A comprehensive molecular study of endometrial cancer published by Dou et al in Cell has further defined the contributions of key genes and proteins to the disease. The overview suggests new treatment approaches that could be tailored for each patient, as well as potential biologic targets for future drug design.
Led by researchers from over a dozen institutions, the team reached its conclusions by measuring levels of key proteins. Controlled by instructions encoded in genes, protein levels in cancer cells are the functional result of genetic changes that affect risk for endometrial cancer, the researchers explained. Focused on proteomics, the study compared protein levels in 95 uterine tumors and 49 normal uterine tissue samples.
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“While more time-consuming and expensive, proteomics reveals insights into cancer risk that cannot be found by experiments that look at changes in the genetic code alone,” said study senior coauthor David Fenyö, PhD, Professor in the Department of Biochemistry and Molecular Pharmacology and a faculty member in the Institute for Systems Genetics at NYU Langone Health. “Proteomics identifies the proteins that are most active in a specific tumor, which potentially enables the design of treatments that will work best against that tumor in particular.”
The study also examined the chemical changes to proteins, called posttranslational modifications, which determine when and where the proteins are “switched on or off.” Altogether, the researchers took more than 12 million measurements of differences between normal and cancerous cells in DNA and RNA, protein levels, and chemical changes to DNA and proteins.
Endometrioid vs Serous Subtypes
A key finding of the study was a new way to distinguish a highly aggressive type of endometrial cancer from a less aggressive type that looks similar under a microscope. Telling the two types apart would help clinicians to better fit treatment approaches to a given patient, and to do so earlier in the course of the disease.
One subtype of endometrial cancer—endometrioid—is often identified early and comprises about 85% of all endometrial cancers. A second subtype—serous—is more aggressive, is typically identified later, and accounts for more deaths than endometrioid tumors. Within the endometrioid group, there is an aggressive subset of tumors with molecular markers that are more similar to the serous subtype.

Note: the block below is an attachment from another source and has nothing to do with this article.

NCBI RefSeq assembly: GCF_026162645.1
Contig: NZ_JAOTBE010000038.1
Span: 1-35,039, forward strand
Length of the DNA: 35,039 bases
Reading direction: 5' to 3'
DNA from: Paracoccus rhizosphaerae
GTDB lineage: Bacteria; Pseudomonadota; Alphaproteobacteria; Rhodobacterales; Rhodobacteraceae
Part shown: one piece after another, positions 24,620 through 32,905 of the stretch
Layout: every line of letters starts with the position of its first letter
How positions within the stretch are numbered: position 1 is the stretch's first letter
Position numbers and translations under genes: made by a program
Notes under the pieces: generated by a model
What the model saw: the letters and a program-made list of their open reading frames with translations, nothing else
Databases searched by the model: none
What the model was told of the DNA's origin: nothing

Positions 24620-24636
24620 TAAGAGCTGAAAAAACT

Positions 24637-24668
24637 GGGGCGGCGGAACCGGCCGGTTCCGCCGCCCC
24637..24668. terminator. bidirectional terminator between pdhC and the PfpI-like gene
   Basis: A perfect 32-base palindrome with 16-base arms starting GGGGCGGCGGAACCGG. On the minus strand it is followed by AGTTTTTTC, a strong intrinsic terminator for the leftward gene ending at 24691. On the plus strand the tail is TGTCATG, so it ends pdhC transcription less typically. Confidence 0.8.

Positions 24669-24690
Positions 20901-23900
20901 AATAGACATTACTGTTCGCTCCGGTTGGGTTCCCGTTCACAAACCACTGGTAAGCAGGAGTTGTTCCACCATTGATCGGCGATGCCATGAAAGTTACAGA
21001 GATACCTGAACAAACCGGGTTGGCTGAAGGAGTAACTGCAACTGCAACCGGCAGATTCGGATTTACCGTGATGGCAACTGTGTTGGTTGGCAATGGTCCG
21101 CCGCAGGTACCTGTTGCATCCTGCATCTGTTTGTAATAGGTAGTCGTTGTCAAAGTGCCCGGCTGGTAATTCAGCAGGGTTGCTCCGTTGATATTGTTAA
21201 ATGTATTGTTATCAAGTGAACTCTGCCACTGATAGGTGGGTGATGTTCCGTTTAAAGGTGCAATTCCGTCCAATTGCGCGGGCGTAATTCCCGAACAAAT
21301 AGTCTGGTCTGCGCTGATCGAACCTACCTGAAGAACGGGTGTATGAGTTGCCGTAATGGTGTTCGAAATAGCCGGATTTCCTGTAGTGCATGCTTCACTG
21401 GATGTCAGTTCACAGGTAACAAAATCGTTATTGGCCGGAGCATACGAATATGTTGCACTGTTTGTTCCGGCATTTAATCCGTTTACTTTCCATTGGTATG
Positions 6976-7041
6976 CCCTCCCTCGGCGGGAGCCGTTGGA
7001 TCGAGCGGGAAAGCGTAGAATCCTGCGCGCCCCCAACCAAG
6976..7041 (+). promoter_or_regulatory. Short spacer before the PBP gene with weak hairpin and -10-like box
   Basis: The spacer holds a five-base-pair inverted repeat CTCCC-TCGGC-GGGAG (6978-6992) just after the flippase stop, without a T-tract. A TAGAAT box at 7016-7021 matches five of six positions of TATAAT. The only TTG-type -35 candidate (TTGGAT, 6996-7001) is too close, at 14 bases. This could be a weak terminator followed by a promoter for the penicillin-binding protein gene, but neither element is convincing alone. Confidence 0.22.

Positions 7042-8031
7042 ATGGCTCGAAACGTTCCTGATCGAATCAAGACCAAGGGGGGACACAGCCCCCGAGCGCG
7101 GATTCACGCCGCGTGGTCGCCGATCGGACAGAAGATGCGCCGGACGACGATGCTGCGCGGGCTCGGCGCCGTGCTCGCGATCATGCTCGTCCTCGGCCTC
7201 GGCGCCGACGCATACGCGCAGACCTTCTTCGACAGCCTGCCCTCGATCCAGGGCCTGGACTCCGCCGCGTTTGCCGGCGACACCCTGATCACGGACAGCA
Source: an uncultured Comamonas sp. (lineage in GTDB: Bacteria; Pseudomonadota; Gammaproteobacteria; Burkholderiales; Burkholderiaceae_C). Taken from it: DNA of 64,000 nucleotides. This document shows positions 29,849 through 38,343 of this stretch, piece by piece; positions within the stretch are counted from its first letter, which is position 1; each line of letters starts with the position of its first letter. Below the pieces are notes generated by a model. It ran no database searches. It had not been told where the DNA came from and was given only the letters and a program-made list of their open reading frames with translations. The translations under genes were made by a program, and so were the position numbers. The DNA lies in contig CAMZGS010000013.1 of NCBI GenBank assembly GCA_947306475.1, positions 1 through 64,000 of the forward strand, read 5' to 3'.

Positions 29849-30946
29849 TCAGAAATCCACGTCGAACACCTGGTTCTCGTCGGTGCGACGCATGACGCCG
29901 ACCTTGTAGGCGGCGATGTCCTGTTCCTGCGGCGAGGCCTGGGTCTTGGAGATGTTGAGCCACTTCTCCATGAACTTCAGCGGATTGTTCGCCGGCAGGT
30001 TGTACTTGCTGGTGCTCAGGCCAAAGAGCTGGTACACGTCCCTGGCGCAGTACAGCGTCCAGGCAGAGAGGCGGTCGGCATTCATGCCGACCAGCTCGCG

The team focused much of their work on determining what distinguishes these aggressive endometrioid tumors from the serous tumors and the less aggressive endometrioid tumors. They found a subset of proteins that were phosphorylated—had a certain posttranslational modification that switches on proteins—in the aggressive subset of endometrioid tumors and in serous tumors, but not in the less aggressive subset of endometrioid tumors. Moreover, the researchers found that some of these hyperactive proteins can be targeted by drugs that are currently approved by the U.S. Food and Drug Administration for other purposes.
In addition, research had previously established that some people with the less aggressive subset of endometrioid tumors have a genetic mutation that overproduces the protein beta-catenin, which results in a poor prognosis. The team found evidence that the high levels of beta-catenin in these seemingly less aggressive tumors are linked to an increased activity of a signaling pathway called Wnt, which is known to spur abnormal cell growth.
“For many years scientists have been using genomics, the study of the genetic code, which is a very effective way but relatively basic way to look at cancer,” said study co–lead author Emily Kawaler, a student at NYU Grossman School of Medicine. “But if we add on all of these extra levels—proteins, RNA, and the ways proteins talk to each other—then we can learn even more about how cancer is actually working.”
Disclosure: This work was supported by the National Cancer Institute’s Clinical Proteomic Tumor Analysis Consortium, the Cancer Prevention and Research Institutes of Texas, and the McNair Medical Institute at The Robert and Janice McNair Foundation. For full disclosures of the study authors, visit cell.com.The content in this post has not been reviewed by the American Society of Clinical Oncology, Inc. (ASCO®) and does not necessarily reflect the ideas and opinions of ASCO®.